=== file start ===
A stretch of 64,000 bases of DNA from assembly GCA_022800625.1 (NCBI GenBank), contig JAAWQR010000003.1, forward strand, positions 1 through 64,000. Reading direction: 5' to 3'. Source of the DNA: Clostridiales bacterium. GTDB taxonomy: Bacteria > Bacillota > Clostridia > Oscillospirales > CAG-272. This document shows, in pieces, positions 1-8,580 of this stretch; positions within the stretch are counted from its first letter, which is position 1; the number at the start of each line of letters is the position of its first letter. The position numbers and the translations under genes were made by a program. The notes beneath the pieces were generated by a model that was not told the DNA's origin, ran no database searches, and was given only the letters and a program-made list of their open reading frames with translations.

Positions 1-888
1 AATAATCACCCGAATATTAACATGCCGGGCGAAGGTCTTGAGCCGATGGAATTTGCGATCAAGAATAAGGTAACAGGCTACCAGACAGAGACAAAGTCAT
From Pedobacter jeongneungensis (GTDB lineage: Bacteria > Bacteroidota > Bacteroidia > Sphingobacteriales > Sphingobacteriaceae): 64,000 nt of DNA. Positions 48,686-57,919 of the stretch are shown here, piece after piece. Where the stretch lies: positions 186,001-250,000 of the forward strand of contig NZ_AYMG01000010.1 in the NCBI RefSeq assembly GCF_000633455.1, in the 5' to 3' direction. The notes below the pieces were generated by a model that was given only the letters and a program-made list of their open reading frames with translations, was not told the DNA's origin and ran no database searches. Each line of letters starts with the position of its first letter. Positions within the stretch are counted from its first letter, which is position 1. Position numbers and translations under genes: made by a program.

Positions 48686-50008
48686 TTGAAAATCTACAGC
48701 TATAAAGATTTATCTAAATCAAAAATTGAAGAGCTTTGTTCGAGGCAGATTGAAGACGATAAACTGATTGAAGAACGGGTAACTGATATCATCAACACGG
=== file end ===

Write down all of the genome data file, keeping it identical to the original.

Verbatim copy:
A stretch of 64,000 bases of DNA from assembly GCA_022800625.1 (NCBI GenBank), contig JAAWQR010000003.1, forward strand, positions 1 through 64,000. Reading direction: 5' to 3'. Source of the DNA: Clostridiales bacterium. GTDB taxonomy: Bacteria > Bacillota > Clostridia > Oscillospirales > CAG-272. This document shows, in pieces, positions 1-8,580 of this stretch; positions within the stretch are counted from its first letter, which is position 1; the number at the start of each line of letters is the position of its first letter. The position numbers and the translations under genes were made by a program. The notes beneath the pieces were generated by a model that was not told the DNA's origin, ran no database searches, and was given only the letters and a program-made list of their open reading frames with translations.

Positions 1-888
1 AATAATCACCCGAATATTAACATGCCGGGCGAAGGTCTTGAGCCGATGGAATTTGCGATCAAGAATAAGGTAACAGGCTACCAGACAGAGACAAAGTCAT
From Pedobacter jeongneungensis (GTDB lineage: Bacteria > Bacteroidota > Bacteroidia > Sphingobacteriales > Sphingobacteriaceae): 64,000 nt of DNA. Positions 48,686-57,919 of the stretch are shown here, piece after piece. Where the stretch lies: positions 186,001-250,000 of the forward strand of contig NZ_AYMG01000010.1 in the NCBI RefSeq assembly GCF_000633455.1, in the 5' to 3' direction. The notes below the pieces were generated by a model that was given only the letters and a program-made list of their open reading frames with translations, was not told the DNA's origin and ran no database searches. Each line of letters starts with the position of its first letter. Positions within the stretch are counted from its first letter, which is position 1. Position numbers and translations under genes: made by a program.

Positions 48686-50008
48686 TTGAAAATCTACAGC
48701 TATAAAGATTTATCTAAATCAAAAATTGAAGAGCTTTGTTCGAGGCAGATTGAAGACGATAAACTGATTGAAGAACGGGTAACTGATATCATCAACACGG